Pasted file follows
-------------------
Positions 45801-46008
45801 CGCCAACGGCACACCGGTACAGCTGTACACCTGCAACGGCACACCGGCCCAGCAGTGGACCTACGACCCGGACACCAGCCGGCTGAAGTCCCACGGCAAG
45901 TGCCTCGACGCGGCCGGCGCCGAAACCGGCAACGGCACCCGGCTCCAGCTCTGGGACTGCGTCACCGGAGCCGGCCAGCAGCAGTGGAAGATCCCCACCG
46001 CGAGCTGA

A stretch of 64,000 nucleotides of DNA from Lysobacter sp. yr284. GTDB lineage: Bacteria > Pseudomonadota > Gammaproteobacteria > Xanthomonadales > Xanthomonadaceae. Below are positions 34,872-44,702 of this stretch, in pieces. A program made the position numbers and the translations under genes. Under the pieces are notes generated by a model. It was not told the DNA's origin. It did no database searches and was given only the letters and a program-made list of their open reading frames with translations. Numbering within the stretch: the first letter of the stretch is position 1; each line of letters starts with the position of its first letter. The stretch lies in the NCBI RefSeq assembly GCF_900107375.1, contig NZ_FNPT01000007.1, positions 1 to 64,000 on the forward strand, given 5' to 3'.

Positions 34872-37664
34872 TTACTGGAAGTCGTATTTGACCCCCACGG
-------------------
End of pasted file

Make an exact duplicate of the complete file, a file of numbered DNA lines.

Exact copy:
Positions 45801-46008
45801 CGCCAACGGCACACCGGTACAGCTGTACACCTGCAACGGCACACCGGCCCAGCAGTGGACCTACGACCCGGACACCAGCCGGCTGAAGTCCCACGGCAAG
45901 TGCCTCGACGCGGCCGGCGCCGAAACCGGCAACGGCACCCGGCTCCAGCTCTGGGACTGCGTCACCGGAGCCGGCCAGCAGCAGTGGAAGATCCCCACCG
46001 CGAGCTGA

A stretch of 64,000 nucleotides of DNA from Lysobacter sp. yr284. GTDB lineage: Bacteria > Pseudomonadota > Gammaproteobacteria > Xanthomonadales > Xanthomonadaceae. Below are positions 34,872-44,702 of this stretch, in pieces. A program made the position numbers and the translations under genes. Under the pieces are notes generated by a model. It was not told the DNA's origin. It did no database searches and was given only the letters and a program-made list of their open reading frames with translations. Numbering within the stretch: the first letter of the stretch is position 1; each line of letters starts with the position of its first letter. The stretch lies in the NCBI RefSeq assembly GCF_900107375.1, contig NZ_FNPT01000007.1, positions 1 to 64,000 on the forward strand, given 5' to 3'.

Positions 34872-37664
34872 TTACTGGAAGTCGTATTTGACCCCCACGG